UK: International Arbitration - "One-Stopness" In Arbitration Stops One Party Stopping Play

Last Updated: 26 March 2010
Article by Ben Holland and Georgina O'Sullivan

Companies in the energy sector make wide use of arbitration agreements. However, they are also well known to be very selective in picking and choosing when to use arbitration agreements and when not to. Normally whether arbitration agreements are used or not depends on the nationality of the parties, the nature of the contract, and the scope and location of the work being performed under it. Often in a project there will be many interlocking contracts. Only some of these contracts may contain arbitration agreements, with the parties deciding that some other contracts should contain another type of dispute resolution clause, either because of the scope of the work being performed or other factors.

A recent dispute in the energy sector provides an important reminder of the modern and liberalising approach of the English courts to the scope and effect of arbitration agreements. Where there was an arbitration on foot covering a dispute under a first contract, but where claims to set-off and counterclaims arose between the same parties from another (separate) contract that did not contain an arbitration agreement, these claims to set-off and counterclaims were held to fall within the jurisdiction of the arbitrator. If this result is a surprise.

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The Facts and the Decision

Over the last few years the wind has been blowing in the English courts towards an approach that arbitration agreements (i.e. arbitration clauses in contracts) should be interpreted widely, having regard to the intention of the parties and their commercial relationship, unless parties expressly provided for the contrary. In other words, a practical and commercially focussed interpretation of any arbitration agreement should be adopted (see Premium Nafta Products Limited & others v. Fili Shipping Company & others - sub-proceedings in the ongoing Fiona Trust proceedings) ( see link to law now dated 18.10.2007 entitled ""Arising under" or "arising out of" - it's all the same in arbitration clauses"). This trend, coupled with the principle that arbitration clauses will be enforced unless the parties clearly state otherwise ( see link to law now dated 08.02.2008 entitled "Arbitration clauses: courts demonstrate support") operates to limit the parties' ability to escape the applicability of an arbitration agreement.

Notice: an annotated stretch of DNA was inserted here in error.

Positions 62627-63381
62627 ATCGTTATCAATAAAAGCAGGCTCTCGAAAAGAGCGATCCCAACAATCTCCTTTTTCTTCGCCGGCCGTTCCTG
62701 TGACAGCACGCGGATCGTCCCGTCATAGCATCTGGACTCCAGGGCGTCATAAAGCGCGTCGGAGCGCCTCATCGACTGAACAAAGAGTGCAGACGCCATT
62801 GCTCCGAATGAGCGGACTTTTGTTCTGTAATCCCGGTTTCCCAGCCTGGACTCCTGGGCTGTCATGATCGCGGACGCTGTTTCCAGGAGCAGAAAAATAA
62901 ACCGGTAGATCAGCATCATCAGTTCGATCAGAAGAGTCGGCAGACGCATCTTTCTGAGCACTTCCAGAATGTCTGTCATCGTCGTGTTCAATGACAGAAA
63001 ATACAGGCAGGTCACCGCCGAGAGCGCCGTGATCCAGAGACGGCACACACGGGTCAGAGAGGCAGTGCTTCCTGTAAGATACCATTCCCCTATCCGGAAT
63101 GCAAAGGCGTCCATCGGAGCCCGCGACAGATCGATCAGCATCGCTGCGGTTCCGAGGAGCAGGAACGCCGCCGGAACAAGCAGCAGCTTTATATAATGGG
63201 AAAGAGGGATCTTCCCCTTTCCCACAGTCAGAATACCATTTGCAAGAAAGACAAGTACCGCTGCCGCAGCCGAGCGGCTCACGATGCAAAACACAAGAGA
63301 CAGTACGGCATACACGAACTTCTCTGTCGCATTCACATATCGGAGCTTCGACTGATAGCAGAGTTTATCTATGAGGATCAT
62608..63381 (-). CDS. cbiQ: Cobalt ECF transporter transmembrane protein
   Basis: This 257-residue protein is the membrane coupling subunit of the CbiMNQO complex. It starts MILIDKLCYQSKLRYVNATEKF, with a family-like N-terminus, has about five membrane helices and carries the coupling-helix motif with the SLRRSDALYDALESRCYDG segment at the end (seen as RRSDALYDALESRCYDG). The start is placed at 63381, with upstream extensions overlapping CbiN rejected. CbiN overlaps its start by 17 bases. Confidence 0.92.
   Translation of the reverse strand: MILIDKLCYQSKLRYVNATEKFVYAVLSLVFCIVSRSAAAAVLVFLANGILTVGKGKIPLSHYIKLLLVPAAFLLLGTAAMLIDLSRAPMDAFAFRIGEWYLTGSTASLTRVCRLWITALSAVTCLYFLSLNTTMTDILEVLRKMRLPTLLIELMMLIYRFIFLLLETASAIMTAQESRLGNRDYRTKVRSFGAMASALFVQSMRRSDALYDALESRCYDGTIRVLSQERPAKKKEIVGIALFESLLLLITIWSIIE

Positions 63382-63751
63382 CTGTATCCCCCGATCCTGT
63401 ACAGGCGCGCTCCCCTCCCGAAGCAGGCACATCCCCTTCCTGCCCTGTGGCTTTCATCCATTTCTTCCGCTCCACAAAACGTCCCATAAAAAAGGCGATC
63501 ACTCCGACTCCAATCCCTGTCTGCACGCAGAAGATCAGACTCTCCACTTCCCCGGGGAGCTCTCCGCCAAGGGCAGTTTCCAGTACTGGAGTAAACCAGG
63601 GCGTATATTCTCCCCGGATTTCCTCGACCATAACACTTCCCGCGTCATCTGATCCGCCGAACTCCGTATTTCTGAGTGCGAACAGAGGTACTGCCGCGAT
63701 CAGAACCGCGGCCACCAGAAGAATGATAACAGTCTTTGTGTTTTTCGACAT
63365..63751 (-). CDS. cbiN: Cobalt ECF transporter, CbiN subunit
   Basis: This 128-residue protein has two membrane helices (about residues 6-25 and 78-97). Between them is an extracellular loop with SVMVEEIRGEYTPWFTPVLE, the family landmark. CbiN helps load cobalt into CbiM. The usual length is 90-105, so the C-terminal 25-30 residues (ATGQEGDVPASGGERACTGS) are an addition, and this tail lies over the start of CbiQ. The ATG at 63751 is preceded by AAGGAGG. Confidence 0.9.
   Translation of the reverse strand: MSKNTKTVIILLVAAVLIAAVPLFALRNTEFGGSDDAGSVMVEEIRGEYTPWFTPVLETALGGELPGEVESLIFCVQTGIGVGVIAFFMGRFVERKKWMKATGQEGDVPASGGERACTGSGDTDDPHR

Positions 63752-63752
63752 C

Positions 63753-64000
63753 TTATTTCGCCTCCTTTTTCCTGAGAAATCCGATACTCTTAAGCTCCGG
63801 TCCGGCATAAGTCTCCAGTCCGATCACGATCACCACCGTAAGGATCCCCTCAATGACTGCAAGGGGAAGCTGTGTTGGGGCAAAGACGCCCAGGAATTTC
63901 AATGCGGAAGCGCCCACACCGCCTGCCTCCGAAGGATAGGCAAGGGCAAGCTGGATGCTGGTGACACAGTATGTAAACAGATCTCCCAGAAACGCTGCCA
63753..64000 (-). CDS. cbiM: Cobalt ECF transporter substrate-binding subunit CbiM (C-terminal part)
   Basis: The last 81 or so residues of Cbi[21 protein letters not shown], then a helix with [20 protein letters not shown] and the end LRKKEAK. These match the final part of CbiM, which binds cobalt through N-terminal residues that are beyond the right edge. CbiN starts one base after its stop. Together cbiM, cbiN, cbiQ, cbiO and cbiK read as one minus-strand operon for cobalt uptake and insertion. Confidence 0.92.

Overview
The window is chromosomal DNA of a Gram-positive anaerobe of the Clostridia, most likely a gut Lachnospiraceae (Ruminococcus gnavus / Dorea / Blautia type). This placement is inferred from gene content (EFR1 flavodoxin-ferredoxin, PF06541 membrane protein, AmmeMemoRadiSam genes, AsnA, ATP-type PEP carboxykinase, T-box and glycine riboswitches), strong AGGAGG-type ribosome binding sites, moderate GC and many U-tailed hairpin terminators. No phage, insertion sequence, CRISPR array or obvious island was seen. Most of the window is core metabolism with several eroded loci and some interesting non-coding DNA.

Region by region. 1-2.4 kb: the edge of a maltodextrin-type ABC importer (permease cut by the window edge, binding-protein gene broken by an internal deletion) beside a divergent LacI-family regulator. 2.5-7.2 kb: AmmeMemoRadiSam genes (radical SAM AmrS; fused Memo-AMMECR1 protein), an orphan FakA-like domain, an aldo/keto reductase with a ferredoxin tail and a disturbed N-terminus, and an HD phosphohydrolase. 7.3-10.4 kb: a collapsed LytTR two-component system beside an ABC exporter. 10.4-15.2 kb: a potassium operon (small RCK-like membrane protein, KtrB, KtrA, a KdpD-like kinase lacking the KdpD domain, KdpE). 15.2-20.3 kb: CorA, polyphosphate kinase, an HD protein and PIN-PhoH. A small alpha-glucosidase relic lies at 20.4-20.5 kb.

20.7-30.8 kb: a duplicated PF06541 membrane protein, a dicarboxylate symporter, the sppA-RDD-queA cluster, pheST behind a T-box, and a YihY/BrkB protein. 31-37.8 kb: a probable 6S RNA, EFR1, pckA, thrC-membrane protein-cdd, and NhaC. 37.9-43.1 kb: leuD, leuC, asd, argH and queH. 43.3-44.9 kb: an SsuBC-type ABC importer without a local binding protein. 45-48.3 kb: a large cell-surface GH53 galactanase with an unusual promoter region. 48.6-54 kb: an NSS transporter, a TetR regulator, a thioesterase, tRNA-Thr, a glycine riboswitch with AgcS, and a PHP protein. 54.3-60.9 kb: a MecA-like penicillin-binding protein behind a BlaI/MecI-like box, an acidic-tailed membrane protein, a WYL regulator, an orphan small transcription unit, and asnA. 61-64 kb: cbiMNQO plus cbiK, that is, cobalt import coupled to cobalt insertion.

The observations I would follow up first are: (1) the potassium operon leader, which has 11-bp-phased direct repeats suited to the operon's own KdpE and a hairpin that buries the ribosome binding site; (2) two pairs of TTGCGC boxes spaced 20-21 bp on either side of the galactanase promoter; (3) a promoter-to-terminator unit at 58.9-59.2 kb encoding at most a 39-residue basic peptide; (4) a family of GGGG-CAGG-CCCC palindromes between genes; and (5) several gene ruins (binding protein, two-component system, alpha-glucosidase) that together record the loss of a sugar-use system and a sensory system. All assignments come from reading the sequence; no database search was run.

In Norscot Rig Management PVT Ltd ("Norscot") v Essar Oilfields Services ("Essar") [2010] EWHC 195 (Comm), Norscot was appointed as Operations Manager for a semi-submersible drilling rig (the "Rig") by the Rig Owner, Essar, under an Operations Management Agreement ("OMA"). A dispute arose between the two parties and was brought by Norscot before a sole arbitrator pursuant to the arbitration clause contained in the OMA. In response to Norscot's claims, Essar raised claims to set-off and counterclaims which were based on another contract between the same parties ("the BOP Stack contract") and which related to the condition and fitness for purpose of a Blow Out Preventer Stack, an important piece of safety equipment which Norscot supplied to Essar and that Essar had refurbished and fitted to the Rig. The BOP Stack contract did not contain an arbitration clause.

The sole arbitrator concluded that he had jurisdiction to hear and determine Essar's claims to set-off and counterclaims. He stated in his award that "In the instant case it is not merely 'convenient' to have the set-off dispute decided under one roof, it is much more 'practicable' to do so in order to avoid, for example, inconsistent outcomes and increased costs".

Norscot challenged the arbitrator's jurisdiction under s.67 of the Arbitration Act 1996. In its challenge, which was brought before Burton J., Norscot said that Essar's claims for set-off or other counterclaims could only be brought under the BOP Stack contract and as a result did not fall within the scope of the arbitration, which had been commenced pursuant to the arbitration agreement contained in the OMA.